K-12 Computer Science


"These skills strengthen local community, national innovation, and opportunities for youth. Computer Science-not computer literacy-underlies most innovation today, from biotechnology to cinema-tography to national security. Yet, the majority of U.S. schools require only that students use computers. Seldom do schools prepare students to innovate and create the new technologies that drive local and national economies. This ability to innovate with technology is also important for students' future success and ability to make a difference in a global society." (NCWIT.org)

Computer Science is more than just computer programming. It is computational thinking, logical reasoning, critical thinking, and problem solving. These are tools our students need to be successful in the world they are now living in and the future that is to come.

Currently in Nevada, there are 2,434 open computing jobs (4.2 times the average demand rate in Nevada. Only 27 schools in Nevada (24% of NV schools with AP programs) offered an AP Computer Science course in 2016-2017 (15% offered AP CS A and 18% offered AP CSP), which is 18 more than the previous year. There are fewer AP exams taken in computer science than in any other STEM subject area. (1) 489 exams were taken in AP Computer Science by high school students in Nevada in 2017. Only 26% were female compared to their 49% representation of Nevada students as a whole; only 25% of exams were taken by Hispanic or Latino students who make up 43% of Nevada’s students; only 3.6% of exams were taken by Black students who make up 11% of our student population; only 3 exams were taken by American Indian or Alaska Native students; and only 1 exam was taken by native Hawaiian or Pacific Islander students.(2) And finally, Universities in Nevada did not graduate a single new teacher prepared to teach computer science in 2016. As disheartening as these statistics may seem right now, Nevada is showing gradual improvement. Take a look at our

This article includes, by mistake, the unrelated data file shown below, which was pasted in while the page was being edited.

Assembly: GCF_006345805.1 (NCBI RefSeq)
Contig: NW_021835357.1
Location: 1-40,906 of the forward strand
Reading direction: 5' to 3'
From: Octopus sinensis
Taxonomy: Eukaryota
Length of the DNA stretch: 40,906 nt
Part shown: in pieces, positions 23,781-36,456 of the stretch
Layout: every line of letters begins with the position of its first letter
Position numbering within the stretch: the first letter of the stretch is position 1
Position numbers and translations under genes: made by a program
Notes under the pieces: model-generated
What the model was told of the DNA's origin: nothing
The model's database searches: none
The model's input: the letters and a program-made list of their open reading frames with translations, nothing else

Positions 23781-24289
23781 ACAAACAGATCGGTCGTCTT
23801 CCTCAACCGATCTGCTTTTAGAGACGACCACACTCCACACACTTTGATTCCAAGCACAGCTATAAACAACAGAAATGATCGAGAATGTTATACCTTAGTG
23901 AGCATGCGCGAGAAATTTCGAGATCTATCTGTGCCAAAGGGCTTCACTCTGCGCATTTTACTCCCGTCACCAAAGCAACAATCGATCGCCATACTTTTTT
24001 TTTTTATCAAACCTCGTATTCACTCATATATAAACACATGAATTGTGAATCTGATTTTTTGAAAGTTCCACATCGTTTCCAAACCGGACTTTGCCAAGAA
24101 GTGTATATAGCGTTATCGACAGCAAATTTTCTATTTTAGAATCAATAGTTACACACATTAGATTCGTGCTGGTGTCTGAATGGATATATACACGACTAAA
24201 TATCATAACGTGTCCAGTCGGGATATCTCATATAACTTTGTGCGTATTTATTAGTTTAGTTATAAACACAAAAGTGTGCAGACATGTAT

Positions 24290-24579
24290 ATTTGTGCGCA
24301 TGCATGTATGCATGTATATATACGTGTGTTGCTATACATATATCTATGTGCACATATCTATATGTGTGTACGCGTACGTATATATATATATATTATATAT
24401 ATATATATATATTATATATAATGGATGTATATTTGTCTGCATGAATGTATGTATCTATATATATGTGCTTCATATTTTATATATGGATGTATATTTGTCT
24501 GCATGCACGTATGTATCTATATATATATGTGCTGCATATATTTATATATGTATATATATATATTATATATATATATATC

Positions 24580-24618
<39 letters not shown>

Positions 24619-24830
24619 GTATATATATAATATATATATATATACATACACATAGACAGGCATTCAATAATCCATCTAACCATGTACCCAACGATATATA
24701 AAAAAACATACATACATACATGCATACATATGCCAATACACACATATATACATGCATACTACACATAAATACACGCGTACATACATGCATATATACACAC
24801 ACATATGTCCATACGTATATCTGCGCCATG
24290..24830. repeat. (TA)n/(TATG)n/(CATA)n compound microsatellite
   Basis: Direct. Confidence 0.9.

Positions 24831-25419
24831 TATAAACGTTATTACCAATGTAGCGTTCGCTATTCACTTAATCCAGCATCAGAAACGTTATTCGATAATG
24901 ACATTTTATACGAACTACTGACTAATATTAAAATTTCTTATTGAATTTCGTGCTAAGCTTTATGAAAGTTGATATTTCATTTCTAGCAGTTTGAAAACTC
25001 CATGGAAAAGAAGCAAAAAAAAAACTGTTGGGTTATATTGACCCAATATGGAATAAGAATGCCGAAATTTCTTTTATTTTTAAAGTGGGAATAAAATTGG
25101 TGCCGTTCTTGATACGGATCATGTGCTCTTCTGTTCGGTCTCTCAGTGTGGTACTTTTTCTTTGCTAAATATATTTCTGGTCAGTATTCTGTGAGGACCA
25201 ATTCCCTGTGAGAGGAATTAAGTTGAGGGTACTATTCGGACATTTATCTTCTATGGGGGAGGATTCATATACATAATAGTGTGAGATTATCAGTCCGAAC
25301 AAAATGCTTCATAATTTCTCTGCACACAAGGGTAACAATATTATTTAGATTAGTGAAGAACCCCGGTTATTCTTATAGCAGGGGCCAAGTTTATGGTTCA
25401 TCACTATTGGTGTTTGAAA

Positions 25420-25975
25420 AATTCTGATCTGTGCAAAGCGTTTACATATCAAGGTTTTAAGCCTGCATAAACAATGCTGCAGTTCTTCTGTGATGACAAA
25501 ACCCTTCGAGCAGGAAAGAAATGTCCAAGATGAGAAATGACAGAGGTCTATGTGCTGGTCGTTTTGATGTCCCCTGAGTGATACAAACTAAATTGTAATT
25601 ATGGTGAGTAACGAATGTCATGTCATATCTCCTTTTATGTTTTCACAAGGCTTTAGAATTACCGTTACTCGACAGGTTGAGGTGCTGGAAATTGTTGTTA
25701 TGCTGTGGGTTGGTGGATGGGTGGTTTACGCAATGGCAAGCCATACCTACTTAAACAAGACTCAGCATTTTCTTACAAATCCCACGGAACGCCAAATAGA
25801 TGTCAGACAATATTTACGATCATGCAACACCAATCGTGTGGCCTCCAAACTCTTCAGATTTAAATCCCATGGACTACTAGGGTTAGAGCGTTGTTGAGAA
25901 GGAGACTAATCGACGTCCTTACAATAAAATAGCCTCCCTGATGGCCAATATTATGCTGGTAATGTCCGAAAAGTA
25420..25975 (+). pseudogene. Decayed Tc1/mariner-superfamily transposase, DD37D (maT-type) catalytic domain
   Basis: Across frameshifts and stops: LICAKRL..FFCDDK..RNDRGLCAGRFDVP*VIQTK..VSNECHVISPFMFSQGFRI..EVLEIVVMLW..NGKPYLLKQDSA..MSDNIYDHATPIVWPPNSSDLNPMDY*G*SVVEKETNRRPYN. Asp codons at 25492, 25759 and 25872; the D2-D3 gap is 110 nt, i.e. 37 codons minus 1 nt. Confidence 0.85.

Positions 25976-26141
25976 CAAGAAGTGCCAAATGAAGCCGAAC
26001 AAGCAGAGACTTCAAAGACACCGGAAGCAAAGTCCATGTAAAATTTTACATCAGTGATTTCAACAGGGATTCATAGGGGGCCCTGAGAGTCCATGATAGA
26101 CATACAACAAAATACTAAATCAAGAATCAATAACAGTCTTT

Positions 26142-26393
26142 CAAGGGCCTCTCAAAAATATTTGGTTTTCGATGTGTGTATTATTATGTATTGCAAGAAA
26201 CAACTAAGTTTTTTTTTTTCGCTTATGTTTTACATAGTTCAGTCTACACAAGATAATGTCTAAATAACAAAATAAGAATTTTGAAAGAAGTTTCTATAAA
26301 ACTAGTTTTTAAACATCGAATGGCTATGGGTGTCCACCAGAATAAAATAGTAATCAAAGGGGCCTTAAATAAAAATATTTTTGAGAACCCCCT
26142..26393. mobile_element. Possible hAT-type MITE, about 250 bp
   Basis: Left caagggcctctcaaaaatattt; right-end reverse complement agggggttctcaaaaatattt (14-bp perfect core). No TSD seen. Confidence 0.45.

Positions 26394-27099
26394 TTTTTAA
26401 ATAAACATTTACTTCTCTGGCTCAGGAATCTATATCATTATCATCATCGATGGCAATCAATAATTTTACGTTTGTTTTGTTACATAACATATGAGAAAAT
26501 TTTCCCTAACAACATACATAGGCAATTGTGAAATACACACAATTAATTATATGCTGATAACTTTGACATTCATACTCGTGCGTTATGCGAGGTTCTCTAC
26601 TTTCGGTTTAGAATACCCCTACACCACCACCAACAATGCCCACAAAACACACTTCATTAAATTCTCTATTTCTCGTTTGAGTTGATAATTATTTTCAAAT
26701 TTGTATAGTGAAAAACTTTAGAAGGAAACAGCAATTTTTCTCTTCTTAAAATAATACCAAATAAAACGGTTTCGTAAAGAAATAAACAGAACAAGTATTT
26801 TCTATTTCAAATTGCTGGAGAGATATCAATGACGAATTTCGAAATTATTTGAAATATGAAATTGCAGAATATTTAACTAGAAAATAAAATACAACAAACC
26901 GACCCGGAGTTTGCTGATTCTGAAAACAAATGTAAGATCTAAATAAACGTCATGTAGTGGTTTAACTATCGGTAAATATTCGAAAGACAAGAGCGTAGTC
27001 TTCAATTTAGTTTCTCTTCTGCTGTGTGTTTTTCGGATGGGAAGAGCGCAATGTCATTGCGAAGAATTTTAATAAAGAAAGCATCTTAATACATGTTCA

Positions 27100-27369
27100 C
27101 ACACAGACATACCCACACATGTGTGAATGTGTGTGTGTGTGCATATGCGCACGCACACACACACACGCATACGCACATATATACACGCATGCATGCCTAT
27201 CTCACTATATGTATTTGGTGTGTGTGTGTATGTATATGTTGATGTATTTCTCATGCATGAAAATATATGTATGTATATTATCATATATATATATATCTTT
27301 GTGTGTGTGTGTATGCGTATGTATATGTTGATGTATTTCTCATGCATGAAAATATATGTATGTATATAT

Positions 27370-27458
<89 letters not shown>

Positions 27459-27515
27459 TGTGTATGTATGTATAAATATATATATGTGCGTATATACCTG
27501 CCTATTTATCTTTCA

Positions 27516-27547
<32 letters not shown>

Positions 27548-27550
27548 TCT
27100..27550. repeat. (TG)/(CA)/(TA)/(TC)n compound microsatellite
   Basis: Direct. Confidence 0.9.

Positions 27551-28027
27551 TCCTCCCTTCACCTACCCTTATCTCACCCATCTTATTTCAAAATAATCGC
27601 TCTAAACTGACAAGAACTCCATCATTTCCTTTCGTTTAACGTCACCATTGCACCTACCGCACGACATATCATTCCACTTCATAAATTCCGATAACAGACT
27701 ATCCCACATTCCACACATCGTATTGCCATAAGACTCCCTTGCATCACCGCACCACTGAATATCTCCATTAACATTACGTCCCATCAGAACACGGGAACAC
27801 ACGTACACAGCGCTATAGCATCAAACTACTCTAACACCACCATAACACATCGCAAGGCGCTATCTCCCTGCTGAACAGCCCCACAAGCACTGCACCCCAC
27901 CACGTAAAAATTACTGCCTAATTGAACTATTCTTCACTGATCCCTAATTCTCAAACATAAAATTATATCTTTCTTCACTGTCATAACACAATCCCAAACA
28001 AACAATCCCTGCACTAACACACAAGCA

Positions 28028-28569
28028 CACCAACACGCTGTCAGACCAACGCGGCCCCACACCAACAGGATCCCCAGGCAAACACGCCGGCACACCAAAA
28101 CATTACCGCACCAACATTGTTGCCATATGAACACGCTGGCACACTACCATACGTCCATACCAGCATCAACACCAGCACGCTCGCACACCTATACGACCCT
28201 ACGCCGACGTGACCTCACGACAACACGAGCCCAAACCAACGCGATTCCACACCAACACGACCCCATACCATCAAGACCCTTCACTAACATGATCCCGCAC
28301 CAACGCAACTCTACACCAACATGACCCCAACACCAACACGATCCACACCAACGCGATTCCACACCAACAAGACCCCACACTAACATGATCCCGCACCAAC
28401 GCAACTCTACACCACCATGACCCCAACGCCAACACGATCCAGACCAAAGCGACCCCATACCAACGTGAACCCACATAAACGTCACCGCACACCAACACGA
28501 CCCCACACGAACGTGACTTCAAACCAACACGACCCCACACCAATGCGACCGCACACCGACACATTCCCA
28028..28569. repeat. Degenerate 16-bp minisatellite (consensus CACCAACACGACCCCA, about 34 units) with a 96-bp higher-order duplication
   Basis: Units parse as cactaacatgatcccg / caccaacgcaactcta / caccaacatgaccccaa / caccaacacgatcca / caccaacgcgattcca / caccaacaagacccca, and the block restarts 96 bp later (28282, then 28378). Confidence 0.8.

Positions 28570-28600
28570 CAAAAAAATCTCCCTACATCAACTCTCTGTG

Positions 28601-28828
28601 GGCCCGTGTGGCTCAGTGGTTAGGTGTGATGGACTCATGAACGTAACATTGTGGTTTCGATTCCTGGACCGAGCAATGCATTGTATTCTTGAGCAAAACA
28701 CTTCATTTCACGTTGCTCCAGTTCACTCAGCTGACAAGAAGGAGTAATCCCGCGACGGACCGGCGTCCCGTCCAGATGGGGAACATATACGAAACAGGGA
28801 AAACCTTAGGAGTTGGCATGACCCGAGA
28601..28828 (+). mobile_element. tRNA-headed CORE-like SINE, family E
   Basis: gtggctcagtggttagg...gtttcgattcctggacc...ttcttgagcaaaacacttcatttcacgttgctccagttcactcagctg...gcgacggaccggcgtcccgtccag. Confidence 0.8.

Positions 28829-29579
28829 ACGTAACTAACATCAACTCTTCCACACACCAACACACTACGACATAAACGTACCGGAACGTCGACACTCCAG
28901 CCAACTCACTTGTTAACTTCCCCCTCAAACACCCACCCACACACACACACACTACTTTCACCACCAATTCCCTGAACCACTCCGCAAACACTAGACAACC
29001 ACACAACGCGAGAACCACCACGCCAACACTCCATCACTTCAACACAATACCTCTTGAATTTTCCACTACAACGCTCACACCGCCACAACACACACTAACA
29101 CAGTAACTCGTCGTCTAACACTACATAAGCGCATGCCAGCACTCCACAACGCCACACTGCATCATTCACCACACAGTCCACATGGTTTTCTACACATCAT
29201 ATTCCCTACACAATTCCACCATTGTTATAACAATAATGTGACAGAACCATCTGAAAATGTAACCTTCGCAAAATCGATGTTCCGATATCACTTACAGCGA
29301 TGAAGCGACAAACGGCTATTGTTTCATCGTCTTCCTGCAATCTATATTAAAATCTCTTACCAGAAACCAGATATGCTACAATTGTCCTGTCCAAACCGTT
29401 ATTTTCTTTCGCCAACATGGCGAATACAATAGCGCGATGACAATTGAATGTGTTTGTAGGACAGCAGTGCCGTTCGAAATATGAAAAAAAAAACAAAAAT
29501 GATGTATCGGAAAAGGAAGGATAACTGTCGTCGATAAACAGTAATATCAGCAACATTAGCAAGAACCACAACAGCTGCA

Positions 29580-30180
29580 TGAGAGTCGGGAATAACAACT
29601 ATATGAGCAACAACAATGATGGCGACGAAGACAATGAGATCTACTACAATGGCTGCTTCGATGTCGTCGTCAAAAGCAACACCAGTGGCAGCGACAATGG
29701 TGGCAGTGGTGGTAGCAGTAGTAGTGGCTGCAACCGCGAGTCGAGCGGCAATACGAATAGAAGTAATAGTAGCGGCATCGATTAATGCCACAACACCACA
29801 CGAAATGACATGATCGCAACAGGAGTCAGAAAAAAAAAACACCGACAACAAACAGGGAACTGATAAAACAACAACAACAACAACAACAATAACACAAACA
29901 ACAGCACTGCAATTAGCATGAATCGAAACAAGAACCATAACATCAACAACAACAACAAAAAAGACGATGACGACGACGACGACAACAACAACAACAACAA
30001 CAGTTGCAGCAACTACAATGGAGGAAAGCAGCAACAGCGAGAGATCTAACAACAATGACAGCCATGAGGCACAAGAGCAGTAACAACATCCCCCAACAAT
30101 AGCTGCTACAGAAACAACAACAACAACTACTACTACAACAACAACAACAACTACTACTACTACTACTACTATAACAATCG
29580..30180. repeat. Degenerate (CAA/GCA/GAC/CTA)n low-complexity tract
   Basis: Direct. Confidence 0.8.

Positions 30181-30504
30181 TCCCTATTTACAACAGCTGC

July 19, 2018 Nevada Department of Education Computer Science Status Report  to see how far we have come in one year. Let’s keep up the momentum to offer Computer Science education statewide and to provide equitable and diverse access to ALL of our students.

Here is what Nevada is doing to expand Computer Science education:

Data Sources:

– (1)  The Conference Board, National Center for Education Statistics, and the College Board - https://code.org/promote/nv

 - (2)  The College Board and Nevada Computer Science Summit 2018 keynote speech by Deputy Superintendent Brett Barley